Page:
- Kingland Platform
A couple of weeks ago, I spent a few days with 500 of my fellow data professionals at the FIMA Europe conference in London. I’ve been going to FIMA events for more than 10 years and it’s been exciting to see this industry evolve. As Peter Serenita, Group CDO of HSBC put it, we can honestly say we’re a profession now.
So what did this gathering of data professional have to say? For those that missed it, here are three of my top observations, coming from my data and technology executive point of view.
Not all CDOs are Created the Same
I found it incredible to listen to the general consensus around the differences between a CDO 1.0, 2.0, 3.0 and even 4.0. Not only do most major institutions have at least one CDO (or many in some cases), there’s growing consideration about the level of impact and the type of focus for these data leadership organizations. The summary here is for early stage CDOs (1.0), the focus is really about governance and evangelism to some extent. The more advanced CDOs (2.0 through 4.0) are more aligned to drive the use of data throughout the enterprise and to begin to take advantage of modern technologies like cognitive. Additionally, I noticed that CDO organizations continue to vary in structure and size. I spoke with some leaders who have a team of 5, others with teams of 50, 800, and as large as 1,500 to 2,000. Now 10 years old, it's nice to see the CDO role advancing, but with significant inconsistency across companies.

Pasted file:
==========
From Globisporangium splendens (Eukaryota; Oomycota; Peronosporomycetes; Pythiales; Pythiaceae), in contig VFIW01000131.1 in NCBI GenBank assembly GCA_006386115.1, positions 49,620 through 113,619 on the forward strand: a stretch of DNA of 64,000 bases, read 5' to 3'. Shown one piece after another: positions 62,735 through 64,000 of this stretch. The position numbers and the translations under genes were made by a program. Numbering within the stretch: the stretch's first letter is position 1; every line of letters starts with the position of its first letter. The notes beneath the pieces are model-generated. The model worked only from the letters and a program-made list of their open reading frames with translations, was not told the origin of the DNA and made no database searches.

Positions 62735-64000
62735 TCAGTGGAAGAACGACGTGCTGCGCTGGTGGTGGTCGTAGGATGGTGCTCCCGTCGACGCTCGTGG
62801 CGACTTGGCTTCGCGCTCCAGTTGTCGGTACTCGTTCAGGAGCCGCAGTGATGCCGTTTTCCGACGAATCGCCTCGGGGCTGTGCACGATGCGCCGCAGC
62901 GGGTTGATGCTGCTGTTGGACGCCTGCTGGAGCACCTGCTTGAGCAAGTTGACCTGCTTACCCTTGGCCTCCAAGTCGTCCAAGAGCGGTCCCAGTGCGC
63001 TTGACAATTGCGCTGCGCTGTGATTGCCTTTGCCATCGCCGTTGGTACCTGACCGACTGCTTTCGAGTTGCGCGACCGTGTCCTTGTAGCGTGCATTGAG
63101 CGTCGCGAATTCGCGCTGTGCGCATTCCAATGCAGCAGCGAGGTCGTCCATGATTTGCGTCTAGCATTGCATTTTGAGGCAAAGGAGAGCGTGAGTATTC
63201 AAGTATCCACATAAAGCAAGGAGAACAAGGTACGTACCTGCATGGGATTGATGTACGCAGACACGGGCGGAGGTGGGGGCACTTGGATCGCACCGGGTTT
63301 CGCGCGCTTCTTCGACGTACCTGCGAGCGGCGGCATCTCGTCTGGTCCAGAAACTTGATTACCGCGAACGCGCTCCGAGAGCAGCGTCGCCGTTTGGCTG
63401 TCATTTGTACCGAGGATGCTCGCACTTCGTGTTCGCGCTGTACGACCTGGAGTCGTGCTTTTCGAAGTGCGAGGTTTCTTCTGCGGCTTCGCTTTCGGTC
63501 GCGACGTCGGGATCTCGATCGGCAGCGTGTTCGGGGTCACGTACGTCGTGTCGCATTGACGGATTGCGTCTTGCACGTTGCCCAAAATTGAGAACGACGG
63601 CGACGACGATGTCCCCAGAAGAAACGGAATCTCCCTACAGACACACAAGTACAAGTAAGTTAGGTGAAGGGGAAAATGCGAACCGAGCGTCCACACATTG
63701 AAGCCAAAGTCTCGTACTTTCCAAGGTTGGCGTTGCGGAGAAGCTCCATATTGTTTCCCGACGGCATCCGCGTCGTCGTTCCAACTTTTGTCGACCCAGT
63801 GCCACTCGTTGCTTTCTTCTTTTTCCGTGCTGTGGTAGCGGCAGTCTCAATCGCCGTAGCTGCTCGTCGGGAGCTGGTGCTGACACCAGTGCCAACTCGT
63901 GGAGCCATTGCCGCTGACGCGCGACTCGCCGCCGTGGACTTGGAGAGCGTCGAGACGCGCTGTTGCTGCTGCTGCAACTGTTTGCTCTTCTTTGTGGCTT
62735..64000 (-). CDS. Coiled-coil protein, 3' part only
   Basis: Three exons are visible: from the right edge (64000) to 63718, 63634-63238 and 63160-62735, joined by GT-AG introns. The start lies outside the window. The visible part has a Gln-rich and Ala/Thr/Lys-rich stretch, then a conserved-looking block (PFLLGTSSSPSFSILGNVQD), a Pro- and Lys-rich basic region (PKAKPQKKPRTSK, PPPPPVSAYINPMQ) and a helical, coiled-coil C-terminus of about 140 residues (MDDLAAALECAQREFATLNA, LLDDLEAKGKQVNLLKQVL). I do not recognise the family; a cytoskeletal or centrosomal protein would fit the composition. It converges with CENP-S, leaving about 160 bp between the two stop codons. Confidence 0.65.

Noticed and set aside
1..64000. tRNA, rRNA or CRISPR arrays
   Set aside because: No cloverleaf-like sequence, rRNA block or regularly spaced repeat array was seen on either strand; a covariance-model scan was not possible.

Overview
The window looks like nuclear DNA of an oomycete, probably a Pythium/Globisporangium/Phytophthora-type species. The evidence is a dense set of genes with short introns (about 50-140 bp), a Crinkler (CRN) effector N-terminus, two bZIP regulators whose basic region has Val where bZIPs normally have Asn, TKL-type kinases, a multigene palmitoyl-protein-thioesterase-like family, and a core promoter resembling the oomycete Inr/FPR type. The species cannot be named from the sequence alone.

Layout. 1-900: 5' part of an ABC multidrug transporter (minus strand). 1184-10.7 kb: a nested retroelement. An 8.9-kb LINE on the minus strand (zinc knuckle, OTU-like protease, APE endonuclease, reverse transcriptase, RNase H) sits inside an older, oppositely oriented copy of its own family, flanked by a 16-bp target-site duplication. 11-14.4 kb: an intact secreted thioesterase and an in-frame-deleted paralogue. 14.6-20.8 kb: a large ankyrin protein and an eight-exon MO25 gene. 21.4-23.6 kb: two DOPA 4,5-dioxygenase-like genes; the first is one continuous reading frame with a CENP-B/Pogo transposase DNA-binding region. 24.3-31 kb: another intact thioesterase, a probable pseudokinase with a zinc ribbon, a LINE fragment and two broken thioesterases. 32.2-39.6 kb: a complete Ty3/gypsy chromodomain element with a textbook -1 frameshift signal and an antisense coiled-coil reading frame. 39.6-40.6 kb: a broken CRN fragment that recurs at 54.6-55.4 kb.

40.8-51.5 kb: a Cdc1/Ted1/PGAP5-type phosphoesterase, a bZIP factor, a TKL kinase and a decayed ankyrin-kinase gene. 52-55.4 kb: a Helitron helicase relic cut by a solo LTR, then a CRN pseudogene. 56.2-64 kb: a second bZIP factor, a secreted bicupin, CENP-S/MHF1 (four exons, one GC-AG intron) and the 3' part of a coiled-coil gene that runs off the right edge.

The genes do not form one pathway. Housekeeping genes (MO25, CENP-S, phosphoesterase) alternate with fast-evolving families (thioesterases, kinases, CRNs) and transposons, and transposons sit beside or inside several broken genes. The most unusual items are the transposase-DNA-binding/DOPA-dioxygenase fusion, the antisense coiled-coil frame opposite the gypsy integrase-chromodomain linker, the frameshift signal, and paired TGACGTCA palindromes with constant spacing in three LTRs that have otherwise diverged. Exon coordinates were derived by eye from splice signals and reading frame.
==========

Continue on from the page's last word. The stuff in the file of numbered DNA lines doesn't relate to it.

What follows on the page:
Artificial Intelligence (AI) is a Hot and Nebulous Topic
Artificial Intelligence (AI) is a top area of interest. At Kingland, we’ve seen the benefits of using AI and other cognitive technologies with data since 2009 and we’ve been optimistic that leaders would start to take notice. That’s clearly happening – AI is getting a lot of “air time” from CDOs and other leaders, which is positive. The caution I have is the depth of concepts here is still fairly shallow. Having spent time with a group of Chief Analytics Officers a few weeks ago, I find a noticeable difference in the creativity of use cases that Analytics leaders are talking about vs. pure Data leaders. I think CDOs will make progress in 2017 and it is encouraging to see the discussion starting to heat up. I strongly believe that if we fast forward five years, AI and machine learning will be a very large topic in the CDO community.
Tools Aren't the Only Answer
When talking about data governance, we've heard CDOs say for many years that tools can help. The resounding message I'm hearing now is that tools can help, but they won’t solve enough of the problem. There was a subtle difference I noticed this past week, that some tools work, but perhaps the tool approaches of the past number of years are outdated. I think many were created reactively to solve data challenges for CDOs that were still figuring out data strategies, or in response to the growing pressures from global regulations. As CDO strategies have hardened and the regulations are seemingly un-ending, I think leaders are looking for more than tools - they want suites, platforms, and easy to use capabilities from the cloud. CDOs of the future are looking for data applications and platforms that can scale across a business, around the world, much more than a tool. As I think about our platform strategy at Kingland, I’m encouraged as this is precisely why we’re investing the way we are in a more modular, yet integrated architecture to help our clients.
If we think about all three of these points, I see a stronger focus on cost and value in 2017 and beyond. How large should a team be? How can AI create cost savings and allow me to do things I couldn’t do three years ago? How can we “future proof” our data technology investment to generate better returns and improve data usage and quality? Cost is where these questions converge. The successful CDOs will be those that are able to deliver not just governance (1.0) but unique value (3.0) creatively with their budgets.